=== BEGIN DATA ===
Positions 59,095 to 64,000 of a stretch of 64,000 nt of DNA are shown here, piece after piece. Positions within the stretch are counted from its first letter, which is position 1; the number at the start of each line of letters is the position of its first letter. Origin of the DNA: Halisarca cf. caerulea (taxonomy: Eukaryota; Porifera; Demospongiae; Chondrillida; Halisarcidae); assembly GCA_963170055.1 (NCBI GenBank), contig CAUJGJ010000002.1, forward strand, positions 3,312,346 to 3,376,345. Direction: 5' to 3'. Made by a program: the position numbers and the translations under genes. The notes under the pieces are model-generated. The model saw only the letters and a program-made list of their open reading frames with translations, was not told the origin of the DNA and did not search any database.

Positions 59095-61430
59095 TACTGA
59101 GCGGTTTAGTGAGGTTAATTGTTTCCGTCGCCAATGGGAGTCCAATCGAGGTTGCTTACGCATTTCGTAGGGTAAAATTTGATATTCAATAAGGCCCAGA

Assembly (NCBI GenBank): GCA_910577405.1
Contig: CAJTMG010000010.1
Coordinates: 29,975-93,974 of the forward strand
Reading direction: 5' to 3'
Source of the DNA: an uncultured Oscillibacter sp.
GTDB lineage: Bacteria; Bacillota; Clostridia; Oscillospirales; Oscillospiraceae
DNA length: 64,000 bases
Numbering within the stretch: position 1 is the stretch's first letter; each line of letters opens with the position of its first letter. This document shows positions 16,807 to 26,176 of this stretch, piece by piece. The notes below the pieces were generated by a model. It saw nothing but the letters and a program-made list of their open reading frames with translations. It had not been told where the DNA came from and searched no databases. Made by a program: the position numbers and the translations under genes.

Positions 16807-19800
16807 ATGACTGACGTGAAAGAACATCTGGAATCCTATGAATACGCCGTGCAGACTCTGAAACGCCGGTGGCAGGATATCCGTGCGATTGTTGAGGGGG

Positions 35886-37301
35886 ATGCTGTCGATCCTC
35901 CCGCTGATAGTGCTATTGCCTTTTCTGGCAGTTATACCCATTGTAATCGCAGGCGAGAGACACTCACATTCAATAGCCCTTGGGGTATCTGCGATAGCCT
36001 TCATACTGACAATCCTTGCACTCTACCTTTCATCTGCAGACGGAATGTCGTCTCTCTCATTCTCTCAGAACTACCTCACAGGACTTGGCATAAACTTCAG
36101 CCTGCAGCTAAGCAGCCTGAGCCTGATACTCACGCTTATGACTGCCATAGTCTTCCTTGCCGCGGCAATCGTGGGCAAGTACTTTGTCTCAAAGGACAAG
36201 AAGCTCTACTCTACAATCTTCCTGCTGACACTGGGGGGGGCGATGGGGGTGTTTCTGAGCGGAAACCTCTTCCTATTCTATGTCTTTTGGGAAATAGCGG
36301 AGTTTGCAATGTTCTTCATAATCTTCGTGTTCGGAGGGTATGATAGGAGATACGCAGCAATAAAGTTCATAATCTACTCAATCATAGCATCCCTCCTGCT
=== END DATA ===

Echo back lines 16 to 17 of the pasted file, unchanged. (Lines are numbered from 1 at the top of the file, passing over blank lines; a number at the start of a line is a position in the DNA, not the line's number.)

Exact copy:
35886 ATGCTGTCGATCCTC
35901 CCGCTGATAGTGCTATTGCCTTTTCTGGCAGTTATACCCATTGTAATCGCAGGCGAGAGACACTCACATTCAATAGCCCTTGGGGTATCTGCGATAGCCT